Ping Pong Productions has brought TAO Dance Theatre to 30 countries on five continents within a short span of four years. And it is in the process of taking Wang Chong on an international tour. “We’ve had such success with Tao and Wang, and we want to continue to find young artists of that caliber who need help and work with them.”
Power of performing arts
Unlike the many commercial organizations that just buy and sell shows, Ping Pong exists mainly to serve its mission. “There is nothing wrong with what they do. But they are not curators,” Alison pointed out. “Although we do need to consider the market and the sellability of a show, it is not our primary concern.”
With that in mind, Alison facilitated the staging of two American shows- Top Secret: The Battle for the Pentagon Papers by the LA Theatre Works, and A Midsummer Night’s Dream by Tim Robbins’ theatre company The Actors’ Gang- at China’s most renowned platform for the performing arts: the NCPA in 2013 and 2014 respectively. Both shows ended up receiving great reviews from the Chinese media and rave responses from the Chinese audience. They also caught the attention of media like the New York Times and Los Angeles Times.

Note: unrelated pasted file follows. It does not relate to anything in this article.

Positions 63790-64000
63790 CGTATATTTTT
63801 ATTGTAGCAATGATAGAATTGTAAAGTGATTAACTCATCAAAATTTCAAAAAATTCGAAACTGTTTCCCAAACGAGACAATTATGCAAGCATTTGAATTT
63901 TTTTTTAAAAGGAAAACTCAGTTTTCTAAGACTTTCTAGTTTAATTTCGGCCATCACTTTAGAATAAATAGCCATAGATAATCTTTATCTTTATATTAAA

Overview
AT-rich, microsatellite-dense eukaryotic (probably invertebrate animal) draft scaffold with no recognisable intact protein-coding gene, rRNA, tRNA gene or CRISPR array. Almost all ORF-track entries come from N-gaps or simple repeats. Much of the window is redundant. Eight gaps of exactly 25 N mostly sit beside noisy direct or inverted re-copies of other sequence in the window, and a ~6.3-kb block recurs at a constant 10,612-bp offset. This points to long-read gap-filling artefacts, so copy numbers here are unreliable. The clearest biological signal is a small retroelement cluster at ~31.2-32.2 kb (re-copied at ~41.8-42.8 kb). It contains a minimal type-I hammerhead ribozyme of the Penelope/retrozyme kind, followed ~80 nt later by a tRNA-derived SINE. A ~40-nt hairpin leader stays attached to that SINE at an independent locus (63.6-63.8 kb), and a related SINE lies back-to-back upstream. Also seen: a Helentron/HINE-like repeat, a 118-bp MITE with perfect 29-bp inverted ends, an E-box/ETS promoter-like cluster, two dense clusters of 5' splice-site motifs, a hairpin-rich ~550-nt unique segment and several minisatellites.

Yet what was not mentioned was that Top Secret, the hugely successful show was first rejected by the Chinese side for fear of bleak ticket sales. It only managed to make it to the NCPA the second time around by virtue of the success of its first tour in China in 2011 which was completely sold out. And that paved the way for A Mid-Summer Night’s Dream, which did six shows in Beijing and four in Shanghai this June. Even tickets for the added rows were sold out.